Wandering Thoughts archives


I'm worried about Wayland but there's not much I can do about it

In a comment on my entry about how I have a boring desktop, Opk asked a very good question:

Does it concern you at all that Wayland may force change on you? It may be a good few years away yet and perhaps fvwm will be ported.

Oh my yes, I'm definitely worried about this (and it turns out that I have been for quite some time, which also goes to show how long Wayland has been slowly moving forward). The FVWM people have said that they're not going to try to write a version of Wayland, which means that when Wayland inevitably takes over I'm going to need a new 'window manager' (in Wayland this is a lot more than just what it is in X) and possibly an entirely new desktop environment to go with it.

The good news is that apparently XWayland provides a reasonably good way to let X programs still display on a Wayland server, so I won't be forced to abandon as many X things as I expected. I may even be able to continue to run remote X programs via SSH and XWayland, which is important for my work desktop. This X to Wayland bridge will mean that I can keep not just programs with no Wayland equivalent but also old favorites like xterm, where I simply don't want to use what will be the Wayland equivalent (I don't like gnome-terminal or konsole very much).

The bad news for me is two-fold. First, I'm not attracted to tiling window managers at all, and since tiling window managers are the in thing, they're the most common alternate window managers for Wayland (based on various things, such as the Arch list). There seems to be a paucity of traditional stacking Wayland WMs that are as configurable as fvwm is, although perhaps there will be alternate methods in Wayland to do things like have keyboard and mouse bindings. It's possible that this will change when Wayland starts becoming more dominant, but I'm not holding my breath; heavily customized Linux desktop environments have been feeling more and more like extreme outliers over the years.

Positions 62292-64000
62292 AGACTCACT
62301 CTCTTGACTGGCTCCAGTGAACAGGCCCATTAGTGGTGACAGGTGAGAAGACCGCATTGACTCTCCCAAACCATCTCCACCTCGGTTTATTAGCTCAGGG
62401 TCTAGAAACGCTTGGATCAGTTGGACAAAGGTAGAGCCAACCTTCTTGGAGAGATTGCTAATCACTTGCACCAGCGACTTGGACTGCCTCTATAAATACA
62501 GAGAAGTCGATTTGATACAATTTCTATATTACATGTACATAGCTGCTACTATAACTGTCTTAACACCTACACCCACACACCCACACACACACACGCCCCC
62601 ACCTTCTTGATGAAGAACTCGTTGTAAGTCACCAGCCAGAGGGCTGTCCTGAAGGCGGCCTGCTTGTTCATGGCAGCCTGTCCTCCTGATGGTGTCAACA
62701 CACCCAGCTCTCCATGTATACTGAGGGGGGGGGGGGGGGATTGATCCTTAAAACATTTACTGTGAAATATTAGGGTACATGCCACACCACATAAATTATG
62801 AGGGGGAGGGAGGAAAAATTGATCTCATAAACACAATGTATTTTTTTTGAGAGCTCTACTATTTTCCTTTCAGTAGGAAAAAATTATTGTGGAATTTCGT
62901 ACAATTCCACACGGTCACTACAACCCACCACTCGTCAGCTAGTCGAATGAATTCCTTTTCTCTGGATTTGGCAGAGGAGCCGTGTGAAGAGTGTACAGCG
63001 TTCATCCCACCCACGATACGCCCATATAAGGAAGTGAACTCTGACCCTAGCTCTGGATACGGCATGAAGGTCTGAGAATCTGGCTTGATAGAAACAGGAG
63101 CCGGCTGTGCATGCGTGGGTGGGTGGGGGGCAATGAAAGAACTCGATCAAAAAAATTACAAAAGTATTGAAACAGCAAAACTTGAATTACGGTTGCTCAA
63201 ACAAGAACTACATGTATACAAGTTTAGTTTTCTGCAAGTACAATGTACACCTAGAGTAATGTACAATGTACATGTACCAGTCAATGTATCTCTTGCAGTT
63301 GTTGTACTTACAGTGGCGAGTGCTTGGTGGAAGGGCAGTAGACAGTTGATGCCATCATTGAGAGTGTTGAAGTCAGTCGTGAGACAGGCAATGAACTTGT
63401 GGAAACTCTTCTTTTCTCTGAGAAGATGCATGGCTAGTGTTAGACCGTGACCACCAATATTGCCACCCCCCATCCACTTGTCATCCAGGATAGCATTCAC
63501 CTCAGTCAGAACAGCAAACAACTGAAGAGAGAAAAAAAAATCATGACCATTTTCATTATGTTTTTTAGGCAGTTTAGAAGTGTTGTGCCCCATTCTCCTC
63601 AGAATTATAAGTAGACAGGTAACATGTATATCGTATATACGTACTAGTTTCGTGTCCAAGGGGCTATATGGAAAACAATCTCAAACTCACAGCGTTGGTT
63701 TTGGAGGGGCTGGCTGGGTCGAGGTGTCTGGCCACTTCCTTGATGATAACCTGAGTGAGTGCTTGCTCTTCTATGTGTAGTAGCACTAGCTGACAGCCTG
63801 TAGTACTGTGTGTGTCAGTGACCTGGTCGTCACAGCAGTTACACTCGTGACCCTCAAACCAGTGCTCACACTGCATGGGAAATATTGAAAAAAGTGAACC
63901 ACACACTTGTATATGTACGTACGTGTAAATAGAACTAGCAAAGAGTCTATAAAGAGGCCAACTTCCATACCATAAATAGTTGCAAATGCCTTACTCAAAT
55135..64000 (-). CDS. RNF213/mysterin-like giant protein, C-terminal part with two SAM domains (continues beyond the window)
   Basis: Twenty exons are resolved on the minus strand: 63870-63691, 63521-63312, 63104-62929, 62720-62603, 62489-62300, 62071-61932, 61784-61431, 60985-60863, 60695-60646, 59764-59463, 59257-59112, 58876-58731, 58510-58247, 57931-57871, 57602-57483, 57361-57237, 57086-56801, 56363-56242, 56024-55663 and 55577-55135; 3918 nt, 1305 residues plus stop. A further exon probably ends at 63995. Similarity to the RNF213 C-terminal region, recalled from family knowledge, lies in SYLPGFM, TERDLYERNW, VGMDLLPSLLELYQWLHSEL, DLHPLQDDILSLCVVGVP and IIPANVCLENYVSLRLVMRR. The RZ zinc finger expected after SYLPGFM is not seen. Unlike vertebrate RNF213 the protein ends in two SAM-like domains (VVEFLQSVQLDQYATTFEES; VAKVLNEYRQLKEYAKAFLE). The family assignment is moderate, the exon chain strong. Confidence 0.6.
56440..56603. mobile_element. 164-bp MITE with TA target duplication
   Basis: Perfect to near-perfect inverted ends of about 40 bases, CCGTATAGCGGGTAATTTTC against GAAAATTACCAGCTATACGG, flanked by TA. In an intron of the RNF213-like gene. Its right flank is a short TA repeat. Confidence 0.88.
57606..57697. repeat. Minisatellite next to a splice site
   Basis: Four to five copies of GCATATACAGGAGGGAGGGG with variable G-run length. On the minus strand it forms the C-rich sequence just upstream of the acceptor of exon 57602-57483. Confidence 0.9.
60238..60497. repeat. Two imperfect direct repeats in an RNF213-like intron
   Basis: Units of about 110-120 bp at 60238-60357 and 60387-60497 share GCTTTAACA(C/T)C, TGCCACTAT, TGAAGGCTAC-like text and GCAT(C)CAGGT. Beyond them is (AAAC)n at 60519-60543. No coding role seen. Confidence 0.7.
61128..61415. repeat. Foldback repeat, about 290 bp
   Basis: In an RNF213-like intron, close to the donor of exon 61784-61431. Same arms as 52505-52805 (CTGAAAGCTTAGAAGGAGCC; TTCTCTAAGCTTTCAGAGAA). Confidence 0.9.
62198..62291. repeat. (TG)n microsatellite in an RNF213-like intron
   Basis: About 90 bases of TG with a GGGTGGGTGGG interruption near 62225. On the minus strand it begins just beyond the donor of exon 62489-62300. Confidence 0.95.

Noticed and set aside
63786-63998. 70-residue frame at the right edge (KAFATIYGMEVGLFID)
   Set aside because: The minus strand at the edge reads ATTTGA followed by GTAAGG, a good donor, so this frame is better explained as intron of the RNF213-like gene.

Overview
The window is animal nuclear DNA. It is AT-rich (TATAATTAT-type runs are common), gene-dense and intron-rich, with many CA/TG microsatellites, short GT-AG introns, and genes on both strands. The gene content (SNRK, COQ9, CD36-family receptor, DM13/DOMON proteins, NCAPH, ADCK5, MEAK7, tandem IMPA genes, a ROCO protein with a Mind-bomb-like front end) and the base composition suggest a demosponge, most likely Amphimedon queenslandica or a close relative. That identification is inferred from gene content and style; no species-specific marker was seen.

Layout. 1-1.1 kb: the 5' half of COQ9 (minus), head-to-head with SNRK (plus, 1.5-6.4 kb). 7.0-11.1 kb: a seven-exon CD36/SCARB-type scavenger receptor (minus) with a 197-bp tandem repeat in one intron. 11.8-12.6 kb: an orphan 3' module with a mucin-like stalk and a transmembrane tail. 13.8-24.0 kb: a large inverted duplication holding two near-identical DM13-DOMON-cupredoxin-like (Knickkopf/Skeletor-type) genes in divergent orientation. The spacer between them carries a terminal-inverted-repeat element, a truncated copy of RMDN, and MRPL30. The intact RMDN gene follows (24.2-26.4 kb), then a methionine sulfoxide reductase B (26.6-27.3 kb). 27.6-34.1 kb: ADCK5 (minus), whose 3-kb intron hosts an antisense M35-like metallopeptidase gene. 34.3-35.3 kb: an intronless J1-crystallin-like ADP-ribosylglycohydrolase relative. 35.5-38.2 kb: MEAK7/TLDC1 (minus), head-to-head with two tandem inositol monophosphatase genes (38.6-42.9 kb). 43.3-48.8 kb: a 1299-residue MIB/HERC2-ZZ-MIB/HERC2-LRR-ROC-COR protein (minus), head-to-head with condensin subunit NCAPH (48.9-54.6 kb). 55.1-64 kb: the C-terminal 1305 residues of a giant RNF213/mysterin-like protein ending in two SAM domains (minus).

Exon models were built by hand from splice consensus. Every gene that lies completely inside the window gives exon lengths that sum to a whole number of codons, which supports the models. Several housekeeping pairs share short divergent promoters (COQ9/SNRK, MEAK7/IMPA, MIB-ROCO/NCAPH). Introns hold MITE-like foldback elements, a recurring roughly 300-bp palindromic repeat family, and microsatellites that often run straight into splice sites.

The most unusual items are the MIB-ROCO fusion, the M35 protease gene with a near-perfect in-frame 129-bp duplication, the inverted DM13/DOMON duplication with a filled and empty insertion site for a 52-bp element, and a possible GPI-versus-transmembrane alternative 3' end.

Second, it seems at least reasonably likely that a lot of current tray applets and notification systems will stop being general and start becoming tightly bound to mainstream desktop environments like Gnome 3, KDE, and Cinnamon. We've already seen this with Gnome 3 and Cinnamon, which have 'applets' that are now JavaScript extensions that run in the context of the Gnome and Cinnamon shells and simply can't be used outside them. In a Wayland world that focuses attention more than ever on a few mainstream desktop environments, will there be any equivalent of stalonetray and things for it like pnmixer?

(The people writing tiling Wayland window managers like Sway will probably certainly want there to be, because it will be hard to have a viable alternate environment without them. The question is whether major projects like NetworkManager will oblige or whether NM will use its limited development resources elsewhere.)

So yes, I worry about all of this. But in practice it's a very abstracted worry. To start with, Wayland is still not really here yet. Fedora is using it more, but it's by no means universal even for Gnome (where it's the default), and I believe that KDE (and other supported desktop environments) don't even really try to use it. At this rate it will be years and years before anyone is seriously talking about abandoning X (since Gnome programs will still face pressure to be usable in KDE, Cinnamon, and other desktop environments that haven't yet switched to Wayland).

(I believe that Fedora is out ahead of other other Linux distributions, too. People like Debian will probably be trying to support X and pressure people to support X for years to come.)

More significantly, there's nothing I can do about all of this. How Wayland in general and Wayland environments develop is far beyond my ability to influence; in practice I'm a far outlier in window manager and desktop land, and so I'll have to make do with whatever is available. If I'm lucky it will be something generally comparable to my current environment; if I'm not, well, I can use Cinnamon and it will probably survive in a Wayland-only world. I might even learn enough Cinnamon shell and JavaScript to customize it a bit.

(If I had a lot of energy and enthusiasm, perhaps I would be trying to write the stacking, construction kit style Wayland window manager and compositor of my dreams. I don't have anything like that energy. I do hope other people do, and while I'm hoping I hope that they like textual icon managers as much as I do.)

linux/WaylandWorries written at 01:33:05; Add Comment

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